In the closed-door discussion that I attended somewhere around last week, one participant pointed out that the ASEAN Identity that we are trying to define should not be something that forces people on how to live their lives. Instead, he ideates, ASEAN Identity should describe how the people live their lives.
I, for most part, disagree.
First point: the fact that we do not have an ASEAN Identity yet, and the fact that we are trying to define it in 2019, say something about its absence since ASEAN itself was formed. ASEAN Identity has never been there in the past, and that is the reason we are trying to make the narrative on its definition. This, in and of itself, means that we are “constructing” the ASEAN Identity.
Second point: reflecting on ASEAN’s sister organization, the European Union (EU), are not they doing the same thing? The so-called Western values or EU Identity does not 100% reflect the identity of the 28 members. Let us take the values of democracy and human rights, as the example. These ideas are originated from the western side of the EU — the older members of the union. The newer members of the union, those countries from Eastern Europe, do not necessarily have the same ideas or beliefs in this case. However, once those Easter European countries join the union, they have to accept the identity of the European Union as the guidance to their way of lives.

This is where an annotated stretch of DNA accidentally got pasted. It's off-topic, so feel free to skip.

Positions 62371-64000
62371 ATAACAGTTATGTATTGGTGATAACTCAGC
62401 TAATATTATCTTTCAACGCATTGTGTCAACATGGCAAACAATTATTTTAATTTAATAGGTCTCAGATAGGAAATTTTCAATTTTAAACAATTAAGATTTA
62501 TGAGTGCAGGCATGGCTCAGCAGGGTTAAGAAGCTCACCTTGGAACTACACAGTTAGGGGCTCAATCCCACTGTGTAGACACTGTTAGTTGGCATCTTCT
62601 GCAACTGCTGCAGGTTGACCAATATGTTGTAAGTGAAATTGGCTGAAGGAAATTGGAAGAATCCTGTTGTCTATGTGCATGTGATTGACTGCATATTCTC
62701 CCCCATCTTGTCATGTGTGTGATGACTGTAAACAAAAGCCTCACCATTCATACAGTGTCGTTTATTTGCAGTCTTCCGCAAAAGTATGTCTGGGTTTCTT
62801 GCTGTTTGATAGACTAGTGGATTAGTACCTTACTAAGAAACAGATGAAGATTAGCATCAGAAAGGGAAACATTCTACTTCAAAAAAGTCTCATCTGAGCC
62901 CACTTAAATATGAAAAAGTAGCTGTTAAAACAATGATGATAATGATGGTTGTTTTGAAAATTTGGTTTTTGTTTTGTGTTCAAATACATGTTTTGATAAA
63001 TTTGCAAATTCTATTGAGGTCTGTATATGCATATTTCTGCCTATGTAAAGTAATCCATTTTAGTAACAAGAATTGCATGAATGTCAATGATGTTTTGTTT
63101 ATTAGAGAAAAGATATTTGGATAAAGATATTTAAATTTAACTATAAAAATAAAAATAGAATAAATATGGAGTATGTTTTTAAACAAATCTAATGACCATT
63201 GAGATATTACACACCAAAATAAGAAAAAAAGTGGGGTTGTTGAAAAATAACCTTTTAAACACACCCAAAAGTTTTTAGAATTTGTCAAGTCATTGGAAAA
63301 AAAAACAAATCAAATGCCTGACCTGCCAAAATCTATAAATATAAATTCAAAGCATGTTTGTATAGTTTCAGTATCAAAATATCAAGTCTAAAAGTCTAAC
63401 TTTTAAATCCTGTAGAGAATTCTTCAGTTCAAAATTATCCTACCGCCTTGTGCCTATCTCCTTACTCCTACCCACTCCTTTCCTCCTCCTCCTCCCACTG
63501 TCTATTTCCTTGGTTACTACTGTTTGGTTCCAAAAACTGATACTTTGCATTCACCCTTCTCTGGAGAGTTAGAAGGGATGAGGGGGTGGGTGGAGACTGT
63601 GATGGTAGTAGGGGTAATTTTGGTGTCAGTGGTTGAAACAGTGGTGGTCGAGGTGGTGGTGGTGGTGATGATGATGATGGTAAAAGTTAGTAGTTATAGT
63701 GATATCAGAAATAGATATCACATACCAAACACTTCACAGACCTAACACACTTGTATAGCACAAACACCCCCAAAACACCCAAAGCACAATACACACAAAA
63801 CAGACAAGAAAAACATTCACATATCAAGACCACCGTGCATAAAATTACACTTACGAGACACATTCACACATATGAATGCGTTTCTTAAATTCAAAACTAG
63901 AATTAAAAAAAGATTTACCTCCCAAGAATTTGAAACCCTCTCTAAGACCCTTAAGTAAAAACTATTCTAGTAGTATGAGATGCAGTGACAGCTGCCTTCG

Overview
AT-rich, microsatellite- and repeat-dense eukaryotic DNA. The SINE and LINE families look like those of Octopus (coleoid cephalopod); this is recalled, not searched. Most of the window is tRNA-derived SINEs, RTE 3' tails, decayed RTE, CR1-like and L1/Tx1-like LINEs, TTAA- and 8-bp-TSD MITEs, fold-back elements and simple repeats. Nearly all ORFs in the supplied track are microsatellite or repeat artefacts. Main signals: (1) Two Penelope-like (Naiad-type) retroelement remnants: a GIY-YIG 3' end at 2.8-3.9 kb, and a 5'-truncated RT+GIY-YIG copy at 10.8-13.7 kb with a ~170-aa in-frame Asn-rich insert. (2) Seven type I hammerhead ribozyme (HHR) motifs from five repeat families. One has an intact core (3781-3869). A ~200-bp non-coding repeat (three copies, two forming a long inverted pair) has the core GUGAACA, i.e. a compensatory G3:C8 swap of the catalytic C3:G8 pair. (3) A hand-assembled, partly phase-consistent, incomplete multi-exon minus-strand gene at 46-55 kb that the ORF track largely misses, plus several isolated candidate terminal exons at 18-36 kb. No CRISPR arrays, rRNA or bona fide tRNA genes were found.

This is also applied in my university, Universitas Gadjah Mada (UGM). In UGM, new students are taught about our university’s values. One of the is the fact that our university has the identity, among other things, as being the university of the people (Universitas Kerakyatan). Maybe not everyone share this idea or belief. However, once they are admitted at UGM, they have to accept the fact that their “community”, the UGM community, has this identity as universitas kerakyatan. And this is something that is being constructed — in the past.
Defining ASEAN Identity is not an easy job. Neither thinking with a broad perspective. It requires repeated action of doing it. I requires habit.
For that reason, I believe that it is okay for the ASEAN Identity to be constructed. Something that, as one of my professors says, symbolizes ASEAN’s involvement as a part of the global community (respect to human rights, democracy, humanity), while also symbolizes our uniqueness.
For me, the uniqueness of ASEAN lies on its culture of peace, non-confrontation, and the only in the world, centrality.
ASEAN’s culture of peace is shown through ZOPFAN, TAC, etc. Two Southeast Asian countries have also been chosen to host the US-DPRK Summits. ASEAN Centrality should be our identity. It should guide how this institution carries itself in a changing world.
ASEAN Centrality will be very useful, noting the challenges that we face ahead: the rise of China-the decline of America, China’s Belt and Road Initiative, America’s Indo-Pacific Strategy, South China Sea Dispute, among many other things.